Twelve Cries From Home: In Search of Sri Lanka’s Disappeared by Minoli Salgado

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By Repeater Books/Penguin Random House (2022), London, United Kingdom

Sri Lankan academic and writer Minoli Salgado

“Names matter, they mark out accountability. They carve out a body, give a reason, a logic, a motive for an attack.”

What happens to a victim-survivor’s testimonies when their violent perpetrators drown out their cries? Whether the perpetrators are civilians or warmongers, how can we readdress these power imbalances and give voice to the voiceless?

A significant work of humanistic reportage, Twelve Cries From Home, by Sri Lankan academic and writer Minoli Salgado, draws attention to the experiences of those silenced by war through a beautifully-written study of traumatic acts and the effects of violence on displaced communities. Through twelve interweaving narratives, she paints a relentlessly and deeply true portrait of post-civil war Sri Lanka, her ancestral home.

Carried by the force of real-life conversations, Twelve Cries From Home is an empowered reclamation of muted experiences from the author’s travels through Sri Lanka, and the universal commonality of suffering and survival. It is a key work of remembrance and bearing witness, which hopes to come to terms with the past and begin to heal from it.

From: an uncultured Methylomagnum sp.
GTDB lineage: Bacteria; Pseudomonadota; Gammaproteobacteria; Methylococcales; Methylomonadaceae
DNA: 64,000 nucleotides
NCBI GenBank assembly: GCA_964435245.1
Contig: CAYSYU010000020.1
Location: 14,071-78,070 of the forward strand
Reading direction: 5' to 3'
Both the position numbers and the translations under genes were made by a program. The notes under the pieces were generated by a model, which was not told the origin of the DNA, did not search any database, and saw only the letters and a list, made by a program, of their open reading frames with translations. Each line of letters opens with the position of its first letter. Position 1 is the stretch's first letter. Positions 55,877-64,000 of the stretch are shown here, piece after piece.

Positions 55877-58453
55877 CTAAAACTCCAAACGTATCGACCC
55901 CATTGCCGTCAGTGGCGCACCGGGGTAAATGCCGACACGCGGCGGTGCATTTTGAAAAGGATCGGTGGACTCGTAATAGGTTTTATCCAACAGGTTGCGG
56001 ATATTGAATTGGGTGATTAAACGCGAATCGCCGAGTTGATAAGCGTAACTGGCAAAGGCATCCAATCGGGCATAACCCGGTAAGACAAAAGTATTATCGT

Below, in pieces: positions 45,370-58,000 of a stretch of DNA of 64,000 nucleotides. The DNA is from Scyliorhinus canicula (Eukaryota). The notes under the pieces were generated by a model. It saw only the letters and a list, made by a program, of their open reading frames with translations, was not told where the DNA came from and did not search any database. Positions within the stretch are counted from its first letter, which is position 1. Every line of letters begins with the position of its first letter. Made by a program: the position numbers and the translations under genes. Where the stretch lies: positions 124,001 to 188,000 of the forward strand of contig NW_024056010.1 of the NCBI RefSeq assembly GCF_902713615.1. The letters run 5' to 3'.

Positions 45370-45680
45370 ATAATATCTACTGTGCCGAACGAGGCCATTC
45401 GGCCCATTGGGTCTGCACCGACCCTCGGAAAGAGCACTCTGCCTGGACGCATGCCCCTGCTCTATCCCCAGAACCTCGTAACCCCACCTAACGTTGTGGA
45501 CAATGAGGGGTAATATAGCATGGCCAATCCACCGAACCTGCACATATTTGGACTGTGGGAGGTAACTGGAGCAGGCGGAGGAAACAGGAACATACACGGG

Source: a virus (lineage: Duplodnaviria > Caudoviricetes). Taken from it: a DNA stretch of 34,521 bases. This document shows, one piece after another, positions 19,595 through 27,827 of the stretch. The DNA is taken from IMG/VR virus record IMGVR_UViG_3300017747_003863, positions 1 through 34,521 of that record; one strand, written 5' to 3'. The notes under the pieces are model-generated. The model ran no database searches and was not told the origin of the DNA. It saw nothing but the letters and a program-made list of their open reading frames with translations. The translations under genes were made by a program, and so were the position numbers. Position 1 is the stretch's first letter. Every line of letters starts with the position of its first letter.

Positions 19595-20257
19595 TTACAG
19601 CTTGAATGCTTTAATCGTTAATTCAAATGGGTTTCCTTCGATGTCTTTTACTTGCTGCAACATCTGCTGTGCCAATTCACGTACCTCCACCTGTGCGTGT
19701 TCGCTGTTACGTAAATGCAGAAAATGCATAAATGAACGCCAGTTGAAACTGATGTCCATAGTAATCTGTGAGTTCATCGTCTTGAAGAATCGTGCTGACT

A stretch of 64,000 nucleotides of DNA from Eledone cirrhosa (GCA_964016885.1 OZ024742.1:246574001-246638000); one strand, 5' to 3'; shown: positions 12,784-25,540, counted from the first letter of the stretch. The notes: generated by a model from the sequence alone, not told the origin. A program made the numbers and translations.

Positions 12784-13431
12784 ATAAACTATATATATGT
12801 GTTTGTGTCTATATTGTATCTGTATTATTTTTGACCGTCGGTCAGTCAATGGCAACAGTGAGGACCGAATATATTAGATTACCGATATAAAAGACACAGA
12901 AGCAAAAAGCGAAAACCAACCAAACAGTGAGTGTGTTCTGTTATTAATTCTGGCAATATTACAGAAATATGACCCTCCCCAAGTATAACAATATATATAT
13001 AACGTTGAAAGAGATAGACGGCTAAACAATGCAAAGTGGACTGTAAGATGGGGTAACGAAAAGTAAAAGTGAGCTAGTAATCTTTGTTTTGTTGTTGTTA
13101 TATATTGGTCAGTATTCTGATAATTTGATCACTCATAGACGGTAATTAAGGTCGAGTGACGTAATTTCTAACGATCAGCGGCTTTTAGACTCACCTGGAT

Note: An excerpt of the book is provided below.


 a shout

Akuressa, 10 March 2009. The Mawlid festival. The time on his watch: 10.32.

Hundreds of onlookers had gathered on one side of the road as the procession, led by a singing dance troupe swaying in white robes while singing in praise of the Prophet, advanced so slowly that Rifaideen, who was at the back with the government ministers, could only shuffle forward a few steps at a time.

They paused by the low white wall of the Jumma Mosque, the dancers’ voices rising through the trilling shimmer of tambourines.

MW, the Telecommunications Minister, one of eight ministers attending the event, turned to speak to him. MW had just asked him something when Rifaideen’s words were taken from him by a blast that lifted him from the ground and shattered the sky into a flare of red smoke.